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One member’s vote means no board decision for Lake Travis subdivision

Tuesday, May 26, 2009 by Austin Monitor

The Environmental Board faced some hard choices Wednesday in considering whether to recommend variances to allow construction of a small residential subdivision on Lake Travis. In the end, the board chose to make no recommendation.


At issue was a request for variances from the city Land Development Code to build six high-end houses on 5.65 acres east of Commanders Point Yacht Basin on Agarita Cove on the lake’s main body. The property is outside the city limits, but within its five-mile extraterritorial jurisdiction. The case first came to the board on May 6, but the board delayed action after raising questions about the project’s impervious cover and proposed water quality protection measures.


The city’s code requires an average of two acres of net site area for each lot for that location, but, as proposed, the six lots each would have a net site area of less than half an acre due to slopes and other factors. The impervious cover on the lots would average 51 percent.


Staff of the city Watershed Protection and Development Review Department recommended against the development, saying that the subdivision would have unreasonably high impervious cover and would set a bad precedent.


On the other hand, representatives for the developer, the Estates at Commanders Point, said the project would have a number of amenities, including green building, connection to central sewer, and bio-filtration ponds to capture water runoff and protect water quality.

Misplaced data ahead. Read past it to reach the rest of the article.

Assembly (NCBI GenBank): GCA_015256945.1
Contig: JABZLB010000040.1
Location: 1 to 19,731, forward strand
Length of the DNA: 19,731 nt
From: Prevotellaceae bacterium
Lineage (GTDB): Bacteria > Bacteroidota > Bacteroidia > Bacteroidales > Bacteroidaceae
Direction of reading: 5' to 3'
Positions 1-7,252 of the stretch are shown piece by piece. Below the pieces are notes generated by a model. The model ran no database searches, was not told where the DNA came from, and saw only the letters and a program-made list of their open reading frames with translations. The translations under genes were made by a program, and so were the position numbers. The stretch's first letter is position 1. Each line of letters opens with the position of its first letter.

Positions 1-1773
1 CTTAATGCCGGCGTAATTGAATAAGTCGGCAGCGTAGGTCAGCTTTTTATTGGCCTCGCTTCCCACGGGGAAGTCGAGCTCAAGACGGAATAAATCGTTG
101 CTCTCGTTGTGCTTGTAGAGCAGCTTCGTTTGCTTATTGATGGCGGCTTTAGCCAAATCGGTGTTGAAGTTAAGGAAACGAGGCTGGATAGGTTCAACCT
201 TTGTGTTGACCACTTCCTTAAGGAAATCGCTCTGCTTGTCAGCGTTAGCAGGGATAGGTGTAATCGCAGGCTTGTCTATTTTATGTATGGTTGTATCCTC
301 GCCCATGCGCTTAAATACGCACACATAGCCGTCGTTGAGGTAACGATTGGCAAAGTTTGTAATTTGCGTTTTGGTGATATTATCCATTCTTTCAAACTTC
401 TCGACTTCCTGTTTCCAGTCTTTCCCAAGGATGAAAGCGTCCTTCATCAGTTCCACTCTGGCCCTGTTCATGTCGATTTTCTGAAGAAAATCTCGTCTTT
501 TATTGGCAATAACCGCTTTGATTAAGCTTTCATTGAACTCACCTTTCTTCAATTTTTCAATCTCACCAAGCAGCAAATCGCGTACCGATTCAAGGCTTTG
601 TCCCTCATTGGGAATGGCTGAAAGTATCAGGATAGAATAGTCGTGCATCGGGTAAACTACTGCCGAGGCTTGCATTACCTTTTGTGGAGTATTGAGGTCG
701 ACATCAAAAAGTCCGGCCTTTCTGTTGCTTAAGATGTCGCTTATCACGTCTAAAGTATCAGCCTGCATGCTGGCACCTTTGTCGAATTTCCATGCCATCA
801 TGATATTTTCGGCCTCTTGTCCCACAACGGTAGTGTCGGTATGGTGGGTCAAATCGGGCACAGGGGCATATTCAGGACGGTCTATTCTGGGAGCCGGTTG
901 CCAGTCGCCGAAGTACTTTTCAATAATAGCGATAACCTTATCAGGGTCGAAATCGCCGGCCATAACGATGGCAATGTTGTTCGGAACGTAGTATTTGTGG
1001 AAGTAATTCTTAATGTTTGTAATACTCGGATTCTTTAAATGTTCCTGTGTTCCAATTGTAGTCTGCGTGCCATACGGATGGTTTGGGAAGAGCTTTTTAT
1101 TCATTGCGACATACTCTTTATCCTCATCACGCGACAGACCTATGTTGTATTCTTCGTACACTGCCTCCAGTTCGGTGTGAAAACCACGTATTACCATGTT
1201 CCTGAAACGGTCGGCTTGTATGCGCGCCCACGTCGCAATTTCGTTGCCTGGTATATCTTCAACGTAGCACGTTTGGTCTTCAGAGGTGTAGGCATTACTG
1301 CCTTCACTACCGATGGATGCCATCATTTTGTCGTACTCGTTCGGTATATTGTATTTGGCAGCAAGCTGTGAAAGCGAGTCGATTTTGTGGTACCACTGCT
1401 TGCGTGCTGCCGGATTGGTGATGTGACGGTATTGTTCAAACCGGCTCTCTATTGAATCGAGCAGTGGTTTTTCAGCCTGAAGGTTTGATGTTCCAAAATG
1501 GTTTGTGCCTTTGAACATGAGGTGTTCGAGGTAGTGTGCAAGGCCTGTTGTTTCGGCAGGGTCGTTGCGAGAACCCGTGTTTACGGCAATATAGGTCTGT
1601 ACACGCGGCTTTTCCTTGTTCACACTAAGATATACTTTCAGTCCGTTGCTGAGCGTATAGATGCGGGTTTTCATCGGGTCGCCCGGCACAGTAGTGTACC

The developer initially planned a 50-unit high-rise condo complex at the site, but abandoned that proposal when neighbors complained about the condo’s size, height and traffic. However, Aaron Googins of King Engineering, representing the developer, said the condo site plan recently had been resubmitted to the city in the event the subdivision project did not get approved. (The condo site plan is in early stages of review, according to city staff. Condos at that site would be limited to 20 percent impervious cover.)


News of the re-submittal bothered some board members. John Dupnik recalled that at the May 6 meeting a neighborhood leader had referred to the subdivision as “pleasant blackmail” because it was far preferable to the condos.


“I hope this hasn’t gone from friendly blackmail to blackmail,” Dupnik said.


When it postponed the case on May 6, the board requested that city staff and the developer jointly explore further reductions in impervious cover, determine the adequacy of water quality control measures, and look at ways  to ensure that water quality controls would be maintained properly. Staff came up with an idea to build five houses and use the sixth lot to build a water quality control pond. The developer rejected that as economically unfeasible, Googan said.


Meanwhile, project managers submitted data to the city on the filtration ponds that would be built on each lot. Staff concluded that the ponds would meet city water quality standards. The developer also agreed to use a restrictive covenant that would require people who buy the homes to maintain the water quality ponds.


But some board members were not convinced. Board member Jon Beall made a motion to recommend against the variance application because it would not meet current code, either in density or for construction on slopes over 15 percent grade. Beall’s motion was defeated 4 to 3, with board Chair Mary Gay Maxwell casting the deciding vote.


Next, board member Phil Moncada made a motion to approve the variances, given that the project would take a number of measures to protect the environment. That motion also was defeated 4 to 3, with Maxwell once again casting the deciding vote.


The issue will move to the Zoning and Platting Commission on June 2 without any recommendation from the Environmental Board. With ZAP approval, the developers could move ahead with the project. If the ZAP rejects the project, the developers could appeal to the City Council.

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